I’ve been so excited to do something with 16 Days since I first heard of it at PST, and in the events of the last 6 months I was even more excited after seeing how much a campaign like this is needed in Botswana and all over the world. 16 Days is an international campaign raising awareness against Gender Based Violence. It goes from November 25 – December 10. In Botswana, we do a purple ribbon campaign in which you wear a purple ribbon to show that you are personally taking a stand to prevent and end Gender Based Violence, as well as agreeing not to commit acts of GBV. Of course it started the last week of school so it was kind of crazy organizing time to meet with the schools. We actually ended up doing our 16 Days activities at the Junior school before the campaign officially started. I coordinated a meeting with a teacher friend to attend the morning staff meeting and do a brief presentation on what GBV is and how teachers can help students affected by it. I was pretty sure everyone’s eyes glazed over the entire time I presented but I think that’s just how they are. When the School Head asked to talk to me after, all I could think was “oh great, he’s pissed I put his teachers to sleep” but actually he wanted to schedule an assembly to meet with all of the form 1 and 2 students about Gender Based Violence because he recognizes how important it is to talk about this (SCORE!) I was so excited after our meeting to talk to the teachers and hear their interest in signing the pledge and working with the students. And I was even more excited when we met with the kids and they were basically tackling eachother to get ribbons because they were so excited (is it the free stuff, the crazy ass white girl or because they actually care? I don’t know, I don’t care) and what was even more exciting was returning to the school the next day (the official kick off of 16 Days) and seeing a sea of purple ribbons! And then continuing to see all of the ribbons on the students as they came into the clinic or were walking home (or whatever they do) and they were equally as excited to show me they remembered to wear it. Everyone at the clinic was also equally as excited to wear their ribbons for the 16 days. Each morning, we started with health talks on GBV with the patients while they waited to be seen. And even when I wasn’t there, the nurses still did it without me! 16 Days was really exciting. I wish I would be around for it this year in the village, but America (or wherever) is calling my name. AND America needs some serious work in the area of raising awareness on GBV too.
BotsFamThanksgiving & GLOW Camp
We spent our second and final Thanksgiving in Botswana all together – turkey and all! It was delicious and really great to all be together. Following Thanksgiving, we ran a GLOW (Guys/Girls Leading Our World) Camp in Palapye. Luckily, all the sessions for the camp were written up in a GLOW manual by some of the other volunteers so basically we just had to figure out who was doing what, familiarize ourselves with the session content and hang with the kiddos. Of course it didn’t all go without mathata (that’s a story for another day and probably not very goal 3) but none of the hiccups kept us from the camp running mostly smooth. I love when kids participate and when you can actually have a decent conversation with them, and most times I find the girls are usually the ones willing to engage but this time the boys at the camp were the most chatty and involved. We talked about decision making, puberty, gender based violence, condom Olympics and everything in between.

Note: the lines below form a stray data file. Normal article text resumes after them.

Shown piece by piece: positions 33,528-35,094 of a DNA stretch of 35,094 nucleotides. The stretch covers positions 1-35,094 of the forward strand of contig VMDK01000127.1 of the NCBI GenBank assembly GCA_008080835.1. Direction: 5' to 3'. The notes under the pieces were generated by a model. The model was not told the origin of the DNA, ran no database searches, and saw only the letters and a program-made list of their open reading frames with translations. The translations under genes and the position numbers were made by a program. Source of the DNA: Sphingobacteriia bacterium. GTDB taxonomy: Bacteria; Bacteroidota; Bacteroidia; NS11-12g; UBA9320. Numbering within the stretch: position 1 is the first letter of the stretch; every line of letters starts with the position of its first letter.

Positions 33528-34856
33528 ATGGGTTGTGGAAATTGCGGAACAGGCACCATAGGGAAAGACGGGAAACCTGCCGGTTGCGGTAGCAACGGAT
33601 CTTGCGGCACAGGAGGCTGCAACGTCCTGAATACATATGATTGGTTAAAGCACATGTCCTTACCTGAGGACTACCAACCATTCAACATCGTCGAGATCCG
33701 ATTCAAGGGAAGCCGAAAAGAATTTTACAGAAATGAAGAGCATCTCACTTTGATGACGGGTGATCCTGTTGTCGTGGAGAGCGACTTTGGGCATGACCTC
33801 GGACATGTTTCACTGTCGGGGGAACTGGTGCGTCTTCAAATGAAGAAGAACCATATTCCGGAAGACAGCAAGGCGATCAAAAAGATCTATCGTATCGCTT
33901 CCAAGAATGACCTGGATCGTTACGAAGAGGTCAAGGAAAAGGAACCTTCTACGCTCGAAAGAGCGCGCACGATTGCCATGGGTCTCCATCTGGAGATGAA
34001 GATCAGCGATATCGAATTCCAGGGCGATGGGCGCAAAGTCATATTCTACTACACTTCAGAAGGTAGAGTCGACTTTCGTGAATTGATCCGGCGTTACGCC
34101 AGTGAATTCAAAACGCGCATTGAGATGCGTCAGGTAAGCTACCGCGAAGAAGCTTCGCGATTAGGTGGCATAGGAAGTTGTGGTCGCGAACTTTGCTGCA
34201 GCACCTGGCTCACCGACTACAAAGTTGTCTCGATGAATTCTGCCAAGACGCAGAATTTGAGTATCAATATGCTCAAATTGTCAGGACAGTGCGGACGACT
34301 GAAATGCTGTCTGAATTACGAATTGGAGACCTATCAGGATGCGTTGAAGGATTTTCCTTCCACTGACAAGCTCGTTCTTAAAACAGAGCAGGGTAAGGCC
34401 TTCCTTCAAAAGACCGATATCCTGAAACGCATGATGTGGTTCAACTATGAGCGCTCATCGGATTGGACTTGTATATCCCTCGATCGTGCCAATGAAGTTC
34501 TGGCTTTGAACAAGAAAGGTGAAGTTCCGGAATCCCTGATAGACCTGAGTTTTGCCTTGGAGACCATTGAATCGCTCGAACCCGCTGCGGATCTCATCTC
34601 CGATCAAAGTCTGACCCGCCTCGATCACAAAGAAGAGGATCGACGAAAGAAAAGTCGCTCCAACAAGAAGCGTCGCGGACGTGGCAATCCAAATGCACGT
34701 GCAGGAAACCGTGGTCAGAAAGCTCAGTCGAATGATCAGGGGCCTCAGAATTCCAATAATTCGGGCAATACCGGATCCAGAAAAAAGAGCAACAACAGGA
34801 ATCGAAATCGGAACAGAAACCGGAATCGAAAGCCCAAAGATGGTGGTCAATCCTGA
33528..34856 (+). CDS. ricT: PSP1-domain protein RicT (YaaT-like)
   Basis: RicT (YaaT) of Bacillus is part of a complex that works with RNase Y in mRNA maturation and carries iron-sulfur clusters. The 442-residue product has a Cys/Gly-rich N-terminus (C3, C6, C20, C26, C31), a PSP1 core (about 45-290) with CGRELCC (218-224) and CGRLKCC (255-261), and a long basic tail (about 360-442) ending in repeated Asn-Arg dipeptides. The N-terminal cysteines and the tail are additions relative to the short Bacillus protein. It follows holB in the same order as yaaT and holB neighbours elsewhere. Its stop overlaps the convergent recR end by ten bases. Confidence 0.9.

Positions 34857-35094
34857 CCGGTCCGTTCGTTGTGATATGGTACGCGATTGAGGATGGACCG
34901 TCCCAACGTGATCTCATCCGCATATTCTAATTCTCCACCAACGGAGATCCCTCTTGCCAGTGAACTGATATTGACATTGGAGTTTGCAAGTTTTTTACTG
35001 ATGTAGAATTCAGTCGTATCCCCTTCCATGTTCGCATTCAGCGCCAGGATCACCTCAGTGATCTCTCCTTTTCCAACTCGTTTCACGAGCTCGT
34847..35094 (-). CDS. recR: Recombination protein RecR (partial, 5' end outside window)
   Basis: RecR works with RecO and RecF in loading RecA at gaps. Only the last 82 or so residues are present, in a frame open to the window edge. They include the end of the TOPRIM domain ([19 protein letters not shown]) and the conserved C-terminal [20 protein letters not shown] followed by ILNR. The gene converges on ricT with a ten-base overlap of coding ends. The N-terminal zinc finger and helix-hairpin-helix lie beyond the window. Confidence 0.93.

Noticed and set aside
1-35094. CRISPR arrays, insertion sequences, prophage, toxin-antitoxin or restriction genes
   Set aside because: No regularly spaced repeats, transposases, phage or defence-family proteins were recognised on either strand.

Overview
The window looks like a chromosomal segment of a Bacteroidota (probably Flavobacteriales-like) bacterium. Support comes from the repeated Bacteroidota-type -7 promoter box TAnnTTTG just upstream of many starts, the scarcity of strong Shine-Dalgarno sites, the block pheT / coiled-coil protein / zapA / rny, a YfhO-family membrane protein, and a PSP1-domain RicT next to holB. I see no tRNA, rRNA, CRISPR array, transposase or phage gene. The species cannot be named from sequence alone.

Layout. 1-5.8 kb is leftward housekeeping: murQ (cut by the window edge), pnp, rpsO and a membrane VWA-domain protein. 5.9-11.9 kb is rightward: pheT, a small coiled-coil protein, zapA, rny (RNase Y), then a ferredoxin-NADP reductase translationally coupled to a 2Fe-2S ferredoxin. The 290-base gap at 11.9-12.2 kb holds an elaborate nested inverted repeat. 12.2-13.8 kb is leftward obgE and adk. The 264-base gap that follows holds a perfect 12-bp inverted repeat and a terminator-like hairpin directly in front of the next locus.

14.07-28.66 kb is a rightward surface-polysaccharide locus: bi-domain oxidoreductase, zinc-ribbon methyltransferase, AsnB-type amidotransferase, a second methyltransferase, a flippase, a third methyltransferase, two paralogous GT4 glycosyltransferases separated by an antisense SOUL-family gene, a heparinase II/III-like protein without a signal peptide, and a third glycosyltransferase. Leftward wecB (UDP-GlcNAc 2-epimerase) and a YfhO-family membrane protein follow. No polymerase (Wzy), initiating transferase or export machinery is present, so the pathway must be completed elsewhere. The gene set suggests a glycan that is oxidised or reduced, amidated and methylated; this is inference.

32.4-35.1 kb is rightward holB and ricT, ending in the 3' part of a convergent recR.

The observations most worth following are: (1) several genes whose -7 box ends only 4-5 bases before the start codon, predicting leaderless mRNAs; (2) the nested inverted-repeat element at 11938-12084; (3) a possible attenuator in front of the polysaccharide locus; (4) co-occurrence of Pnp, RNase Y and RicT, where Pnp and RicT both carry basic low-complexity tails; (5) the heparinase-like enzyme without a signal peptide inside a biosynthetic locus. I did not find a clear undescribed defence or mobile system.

Long story short, we’ve been trying to organize some health talks at the library with the students after school and for several weeks we failed, and then one afternoon I accidentally went there (I had literally given up on these damn talks) and found a bunch of kids interested (where the hell have you been every other Wednesday!?) Of course the boys stared at me and refused to speak so I sent them on their way and was left with a small group of girls dying to have someone to talk to. I asked them what they want to talk about and IMMEDIATELY (most times getting kids to answer is literally pulling teeth) the girls were like “Masa, we want to know about menstration” I was slightly taken aback and trying to figure out what to say to them but also weirdly overly excited to talk periods with a bunch of preteens. It kind of blew my mind when the students told me they get a one hour talk on puberty in a mixed sex group and that was it. (It has also inspired me to somehow get involved with the school and clinic to make a health education curriculum for the primary school but we’ll see how that goes) It also blew my mind that these girls had no one in their lives that they could talk to about girl stuff – not mom, grandma, female teachers, no one. I think talking to me about periods was like one of the most exciting things for my mom, she even got me this American Girl book about periods. I guess I’ve just always taken it for granted how lucky I am to have a family that likes to talk about anything and everything. We talked about what is actually happening in our bodies to what to do if you accidentally bleed in your skirt (really my answer would be die of embarassment but I made up some bullshit to make them feel like it wouldn’t be the end of the world) I can’t wait for school to be back to get more involved with the kids. It’s a pretty cool feeling being the person that kids trust and know they can go to with questions or if they need help.
I wasn’t entirely sure how I felt about being home for the holidays after spending a few weeks at home over the summer but I was hoping being home for a happy reason and for less time would be alright. Being home is the strangest feeling. Its kind of like you never left and like your entire life in Botswana and the Peace Corps has just been a dream. I don’t even know how to describe it. It kind of feels like you’ve just been on pause while everyone else is settling into their real jobs, moving out, becoming more obsessed with their significant others, having babies and just totally growing up and at home. And everything you’ve seen and experienced is more than you can possibly explain; especially to that most awful “how’s Africa?” question that always makes me feel like I have everyone’s eyes rolling back in their skulls, but yo homies don’t ask if you don’t really want to know. And also, Africa is a fucking continent – ask me about Botswana. End rant (for now).
Stay thirsty ditsala same.